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dc.contributor.authorDeVault, Ileen A.
dc.date.accessioned2020-11-17T17:13:56Z
dc.date.available2020-11-17T17:13:56Z
dc.date.issued2006-12-01
dc.identifier.other3422009
dc.identifier.urihttps://hdl.handle.net/1813/74808
dc.description.abstractThis essay draws upon a larger study of over forty strikes which involved both male and female strikers in the United States between the years 1887 and 1903. Here the focus of analysis is on those strikes which began with demands raised by women workers. The essay examines the nature of women workers’ demands, the ways in which cooperation with male co-workers altered those demands, and the affect that formal union involvement had on women strikers and their strike demands. Because the original set of case studies examines strikes across the United States, the strikes explored here also highlight a variety of geographic locations. The insights gained suggest future paths for research on the distinction between women’s and men’s strike demands.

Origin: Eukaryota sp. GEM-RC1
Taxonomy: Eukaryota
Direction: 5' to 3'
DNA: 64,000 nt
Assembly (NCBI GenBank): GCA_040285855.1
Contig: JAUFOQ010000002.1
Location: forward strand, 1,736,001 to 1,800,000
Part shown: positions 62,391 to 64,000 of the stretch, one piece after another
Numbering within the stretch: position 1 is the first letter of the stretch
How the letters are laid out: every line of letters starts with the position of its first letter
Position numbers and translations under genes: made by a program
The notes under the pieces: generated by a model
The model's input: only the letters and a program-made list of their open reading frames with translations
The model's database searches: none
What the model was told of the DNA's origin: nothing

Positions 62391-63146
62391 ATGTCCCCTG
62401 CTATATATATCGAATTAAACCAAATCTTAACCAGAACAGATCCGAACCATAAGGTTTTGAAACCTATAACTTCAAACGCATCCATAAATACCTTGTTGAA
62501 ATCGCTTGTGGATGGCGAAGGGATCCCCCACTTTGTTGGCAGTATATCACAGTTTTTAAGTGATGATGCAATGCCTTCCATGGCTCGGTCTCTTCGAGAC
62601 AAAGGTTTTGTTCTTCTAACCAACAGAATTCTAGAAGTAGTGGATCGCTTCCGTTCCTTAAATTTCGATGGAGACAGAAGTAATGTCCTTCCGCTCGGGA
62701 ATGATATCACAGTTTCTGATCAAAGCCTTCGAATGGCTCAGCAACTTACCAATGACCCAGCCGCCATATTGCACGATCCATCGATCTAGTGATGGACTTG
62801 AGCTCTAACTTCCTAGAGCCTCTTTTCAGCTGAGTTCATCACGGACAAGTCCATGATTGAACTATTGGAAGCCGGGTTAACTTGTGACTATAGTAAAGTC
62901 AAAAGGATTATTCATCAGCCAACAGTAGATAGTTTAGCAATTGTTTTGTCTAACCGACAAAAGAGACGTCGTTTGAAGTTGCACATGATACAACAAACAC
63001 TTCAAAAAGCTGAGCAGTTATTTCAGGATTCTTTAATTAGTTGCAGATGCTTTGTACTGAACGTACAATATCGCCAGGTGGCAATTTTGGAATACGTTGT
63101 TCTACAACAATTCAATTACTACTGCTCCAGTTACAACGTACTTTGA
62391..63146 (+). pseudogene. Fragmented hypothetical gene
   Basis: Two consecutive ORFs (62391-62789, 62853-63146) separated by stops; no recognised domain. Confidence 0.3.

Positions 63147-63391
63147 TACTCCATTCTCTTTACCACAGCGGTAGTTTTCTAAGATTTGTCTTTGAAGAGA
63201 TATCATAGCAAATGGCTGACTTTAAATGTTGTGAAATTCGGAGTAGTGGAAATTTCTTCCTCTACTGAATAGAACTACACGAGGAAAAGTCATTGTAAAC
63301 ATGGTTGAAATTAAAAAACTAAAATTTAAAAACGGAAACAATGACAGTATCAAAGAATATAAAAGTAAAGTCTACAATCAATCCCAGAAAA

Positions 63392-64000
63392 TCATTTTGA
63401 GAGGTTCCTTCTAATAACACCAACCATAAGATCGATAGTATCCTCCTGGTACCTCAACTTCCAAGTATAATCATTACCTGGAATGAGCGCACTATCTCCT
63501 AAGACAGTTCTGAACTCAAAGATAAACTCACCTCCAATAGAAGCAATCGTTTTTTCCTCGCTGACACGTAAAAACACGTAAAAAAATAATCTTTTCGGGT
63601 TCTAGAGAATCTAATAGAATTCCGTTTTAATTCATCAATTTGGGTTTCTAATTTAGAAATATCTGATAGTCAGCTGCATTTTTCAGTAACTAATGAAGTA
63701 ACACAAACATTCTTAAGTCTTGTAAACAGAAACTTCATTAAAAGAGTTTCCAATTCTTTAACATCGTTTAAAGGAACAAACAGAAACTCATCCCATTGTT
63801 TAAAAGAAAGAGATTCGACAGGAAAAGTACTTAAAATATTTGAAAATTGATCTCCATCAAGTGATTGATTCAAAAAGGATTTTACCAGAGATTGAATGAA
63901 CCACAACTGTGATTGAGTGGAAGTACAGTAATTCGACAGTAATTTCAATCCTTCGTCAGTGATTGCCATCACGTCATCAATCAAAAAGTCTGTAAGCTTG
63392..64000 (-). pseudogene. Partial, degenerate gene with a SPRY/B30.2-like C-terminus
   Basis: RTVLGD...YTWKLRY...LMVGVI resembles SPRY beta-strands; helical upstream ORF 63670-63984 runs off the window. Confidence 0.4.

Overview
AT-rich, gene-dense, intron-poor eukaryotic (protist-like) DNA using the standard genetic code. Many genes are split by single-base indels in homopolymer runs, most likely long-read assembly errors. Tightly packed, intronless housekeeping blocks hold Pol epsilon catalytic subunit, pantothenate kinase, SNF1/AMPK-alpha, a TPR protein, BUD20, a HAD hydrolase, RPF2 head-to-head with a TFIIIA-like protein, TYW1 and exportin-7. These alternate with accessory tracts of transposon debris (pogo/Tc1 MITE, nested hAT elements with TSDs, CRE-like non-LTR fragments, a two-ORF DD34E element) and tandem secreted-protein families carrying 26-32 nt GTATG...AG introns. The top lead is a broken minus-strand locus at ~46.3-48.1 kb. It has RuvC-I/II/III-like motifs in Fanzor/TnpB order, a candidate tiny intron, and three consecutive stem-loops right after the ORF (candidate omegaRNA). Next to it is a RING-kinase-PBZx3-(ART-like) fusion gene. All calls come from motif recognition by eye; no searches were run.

dc.language.isoen_US
dc.rightsRequired Publisher Statement: © Cambridge University Press. Reprinted with permission. All rights reserved.
dc.subjectlabor movement
dc.subjectstrikes
dc.subjectgender
dc.subjectcooperation
dc.subjectdemands
dc.title‘‘Too Hard on the Women, Especially’’: Striking Together for Women Workers’ Issues
dc.typeunassigned
dc.description.legacydownloadsDeVault10_Too_hard_on_the_women.pdf: 520 downloads, before Oct. 1, 2020.
local.authorAffiliationDeVault, Ileen A.: iad1@cornell.edu Cornell University


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